Here’s how much you should water your lawn to keep it green according to the experts

A sprinkler system watering the lawn
(Image credit: Shutterstock)

Summer is here and our once-green lawns are starting to look parched. And while you can beat the heat with these lawn watering tips, you’ll also need to know how much should you water your lawn to keep it green. 

A common assumption is that lawns need constant soaking to revive dead grass, and keep it green. However, overwatering can do more harm than good, creating fungal diseases to the soil, and encouraging an abundance of weeds and dandelions. In addition, too much water will suffocate your lawn and stunt the root growth. That’s why it’s so important to know how much you should water your lawn to keep your grass greener and in tip-top condition. So, before you switch on the sprinklers, follow these top tips for a healthy lawn. 

So, here's how often you should water your lawn in a heatwave, according to experts and how to save water in you yard this summer. Ever wondered which is better for your lawn; sprinkler versus hose? We have the answer. Plus, here are 7 flood-tolerant plants to protect your yard from heavy rain

Note that there are some locations in the U.S. that have water restrictions in place due to drought so be sure to follow local guidelines. 

How much water does a lawn need?

A sprinkler spraying in the yard

A sprinkler system watering the lawn (Image credit: Shutterstock)

According to the experts, a lawn needs about an inch of water once per week to thrive, and keep it green. So how do you know if you’re giving your lawn the right amount of water? A common method is to place an empty can or container with straight sides under the sprinkler. Once this has filled up to a depth of an inch, that’s when you turn the sprinkler off. "Make sure you’re getting between 1-1.5 inches of water on the lawn each week", advises Craig Elworthy, founder of Lawnbright ."A simple rain gauge is all you need. Some even use a coffee mug and a ruler. It doesn’t have to be overly precise." 

Another way of checking this is by probing the soil with a stiff metal rod, stick or a screwdriver. The rod should move easily through the wet soil and then stop once it gets to the dry soil. But if the soil is tough to penetrate, then the lawn is parched and needs a good watering.

Look out for these 7 signs you’re overwatering your yard at the same time. 

Check your grass type and soil 

Holding grass seeds to plant

Holding grass seeds to plant (Image credit: Shutterstock)

It’s also important to consider the type of grass you have, and its age. The two main types of grass are warm-season and cool-season. Typically, warm-season grass can be found in the southern states, and are more drought-resistant. Cool-season grass tends to be grown in more northern areas, and would require more water. With this type of grass, it’s advisable to break up the watering routine into 2-3 sessions. If you’re uncertain of the grass type you have, you can always ask at your local home department store.

In addition, there are two types of soil. Clay soil usually absorbs more water than sandy soil, which drains more quickly. So adjust your watering routine to suit your soil condition.

How do I know if I’ve overwatered my lawn?

Water flowing into a drain next to a lawn

Water flowing into a drain next to a lawn (Image credit: Shutterstock)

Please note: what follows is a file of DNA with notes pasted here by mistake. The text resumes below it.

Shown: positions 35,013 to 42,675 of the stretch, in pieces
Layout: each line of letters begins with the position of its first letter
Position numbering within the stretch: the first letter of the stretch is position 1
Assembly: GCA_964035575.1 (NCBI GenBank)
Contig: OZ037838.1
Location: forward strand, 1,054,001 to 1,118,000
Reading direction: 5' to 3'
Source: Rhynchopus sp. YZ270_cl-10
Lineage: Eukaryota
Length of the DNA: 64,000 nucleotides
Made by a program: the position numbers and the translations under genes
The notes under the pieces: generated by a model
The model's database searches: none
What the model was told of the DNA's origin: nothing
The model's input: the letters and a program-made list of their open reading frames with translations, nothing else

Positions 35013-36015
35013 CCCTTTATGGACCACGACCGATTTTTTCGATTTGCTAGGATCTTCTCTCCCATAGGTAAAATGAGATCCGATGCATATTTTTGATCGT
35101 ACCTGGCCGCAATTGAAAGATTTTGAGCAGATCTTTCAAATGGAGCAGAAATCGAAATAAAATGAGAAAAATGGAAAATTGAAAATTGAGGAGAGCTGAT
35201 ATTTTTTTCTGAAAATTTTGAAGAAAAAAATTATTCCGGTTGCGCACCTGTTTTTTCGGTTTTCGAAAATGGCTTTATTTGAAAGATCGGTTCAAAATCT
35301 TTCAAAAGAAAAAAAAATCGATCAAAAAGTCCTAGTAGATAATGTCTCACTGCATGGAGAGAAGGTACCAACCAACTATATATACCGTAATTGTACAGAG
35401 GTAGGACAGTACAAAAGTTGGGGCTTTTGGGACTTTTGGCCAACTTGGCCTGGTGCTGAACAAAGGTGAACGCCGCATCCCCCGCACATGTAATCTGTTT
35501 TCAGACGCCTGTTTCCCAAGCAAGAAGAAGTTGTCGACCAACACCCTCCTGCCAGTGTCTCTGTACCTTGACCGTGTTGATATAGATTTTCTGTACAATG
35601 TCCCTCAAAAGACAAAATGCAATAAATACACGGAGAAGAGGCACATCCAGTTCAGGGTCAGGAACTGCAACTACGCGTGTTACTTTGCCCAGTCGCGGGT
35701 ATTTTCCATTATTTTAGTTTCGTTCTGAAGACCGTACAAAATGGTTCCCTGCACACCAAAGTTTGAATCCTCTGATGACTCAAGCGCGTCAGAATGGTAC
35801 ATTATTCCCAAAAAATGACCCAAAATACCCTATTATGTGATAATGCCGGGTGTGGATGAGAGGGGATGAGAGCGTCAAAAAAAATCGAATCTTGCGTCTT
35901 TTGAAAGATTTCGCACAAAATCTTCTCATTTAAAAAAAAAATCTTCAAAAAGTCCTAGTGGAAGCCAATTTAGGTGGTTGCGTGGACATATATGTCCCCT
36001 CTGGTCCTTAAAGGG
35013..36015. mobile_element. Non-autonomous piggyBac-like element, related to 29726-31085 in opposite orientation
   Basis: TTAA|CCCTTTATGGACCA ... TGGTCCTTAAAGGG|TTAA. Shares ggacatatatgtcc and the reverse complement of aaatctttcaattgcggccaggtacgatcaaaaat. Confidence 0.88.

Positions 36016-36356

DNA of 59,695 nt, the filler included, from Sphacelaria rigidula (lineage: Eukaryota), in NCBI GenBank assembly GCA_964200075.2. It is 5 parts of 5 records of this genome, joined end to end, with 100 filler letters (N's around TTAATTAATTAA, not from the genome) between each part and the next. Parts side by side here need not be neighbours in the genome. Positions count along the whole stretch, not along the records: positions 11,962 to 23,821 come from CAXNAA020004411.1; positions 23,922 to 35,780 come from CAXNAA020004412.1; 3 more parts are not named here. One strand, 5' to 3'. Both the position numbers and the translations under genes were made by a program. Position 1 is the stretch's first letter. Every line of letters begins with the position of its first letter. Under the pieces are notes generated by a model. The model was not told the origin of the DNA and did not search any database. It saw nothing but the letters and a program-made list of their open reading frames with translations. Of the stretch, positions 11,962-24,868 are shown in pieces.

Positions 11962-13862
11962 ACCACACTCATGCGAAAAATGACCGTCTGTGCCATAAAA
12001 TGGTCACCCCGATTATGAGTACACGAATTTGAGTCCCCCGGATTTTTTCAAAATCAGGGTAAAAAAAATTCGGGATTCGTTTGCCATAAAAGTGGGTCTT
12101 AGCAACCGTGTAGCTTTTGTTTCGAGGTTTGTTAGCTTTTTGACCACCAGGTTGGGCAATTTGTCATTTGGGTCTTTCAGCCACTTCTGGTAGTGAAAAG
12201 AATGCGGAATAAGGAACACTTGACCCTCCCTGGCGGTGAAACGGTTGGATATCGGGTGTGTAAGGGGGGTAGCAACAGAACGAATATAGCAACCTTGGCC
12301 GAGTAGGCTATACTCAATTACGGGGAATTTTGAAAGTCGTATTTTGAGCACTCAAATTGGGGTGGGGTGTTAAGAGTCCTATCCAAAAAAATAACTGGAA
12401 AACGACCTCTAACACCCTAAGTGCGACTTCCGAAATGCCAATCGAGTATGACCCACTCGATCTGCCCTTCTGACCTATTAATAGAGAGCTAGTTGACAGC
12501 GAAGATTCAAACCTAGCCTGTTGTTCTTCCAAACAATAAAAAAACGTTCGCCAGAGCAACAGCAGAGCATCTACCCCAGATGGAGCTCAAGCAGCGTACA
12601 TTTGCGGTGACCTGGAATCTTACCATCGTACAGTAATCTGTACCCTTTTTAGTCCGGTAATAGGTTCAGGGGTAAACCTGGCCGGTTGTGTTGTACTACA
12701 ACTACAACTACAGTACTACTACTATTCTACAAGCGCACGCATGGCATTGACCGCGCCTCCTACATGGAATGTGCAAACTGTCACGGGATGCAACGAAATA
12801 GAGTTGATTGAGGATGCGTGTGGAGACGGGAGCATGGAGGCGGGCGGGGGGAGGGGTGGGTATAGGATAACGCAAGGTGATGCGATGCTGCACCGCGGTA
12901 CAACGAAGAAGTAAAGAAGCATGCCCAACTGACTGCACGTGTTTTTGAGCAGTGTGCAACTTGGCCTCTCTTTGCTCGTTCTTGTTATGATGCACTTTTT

A telltale sign that you've overwatered your lawn is when you see streams of water runoff down the lawn, or paving and into the drain. This means that the grass is no longer absorbing excess water, and essentially washing away any nutrients it needs. Other signs of overwatering include a squishy lawn, thatch, fungi or a sudden growth of weeds, which thrive on plenty of water.  

When is the best time to water my lawn?

An irrigation system watering a lawn

An irrigation system watering a lawn (Image credit: Shutterstock)

Knowing when the best time to water your lawn is equally important. It’s recommended that you water early in the morning — ideally before 10 AM — or late in the evening, when the temperatures are cool. If you water during hot periods of the day, or when the Sun is intense, most of the water will evaporate. As a result, this won’t absorb into the lawn, and keep it in a healthy condition.  

In any case, always check its moisture level before you begin watering, and be mindful of sudden heat waves drying up your lawn faster.

In case you have over-watered your lawn, you might want to read our guide on how to fix a waterlogged lawn

If you want to have the best backyard in the neighbourhood, learn how to stripe your lawn to make it look bigger. Or if you need to maintain your lush lawn, learn about how to plant grass seed to make your grass greener, how to overseed your lawn before winter hits and how to lay sod to upgrade your lawn.  

You can also read our simple tips on how to rake leaves easily to keep your yard clean this Fall.

Cynthia Lawrence
Content Editor, Homes

As the Homes Content Editor, Cynthia Lawrence covers all things homes, interior decorating, and garden-related. She has a wealth of editorial experience testing the latest, ‘must-have’ home appliances, writing buying guides and the handy ‘how to’ features. 

Her work has been published in various titles including, T3, Top Ten Reviews, Ideal Home, Real Homes, Livingetc. and House Beautiful, amongst many.

With a rather unhealthy obsession for all things homes and interiors, she also has an interior design blog for style inspiration and savvy storage solutions (get rid of that clutter!). When she’s not testing cool products, she’ll be searching online for more decor ideas to spruce up her family home or looking for a great bargain!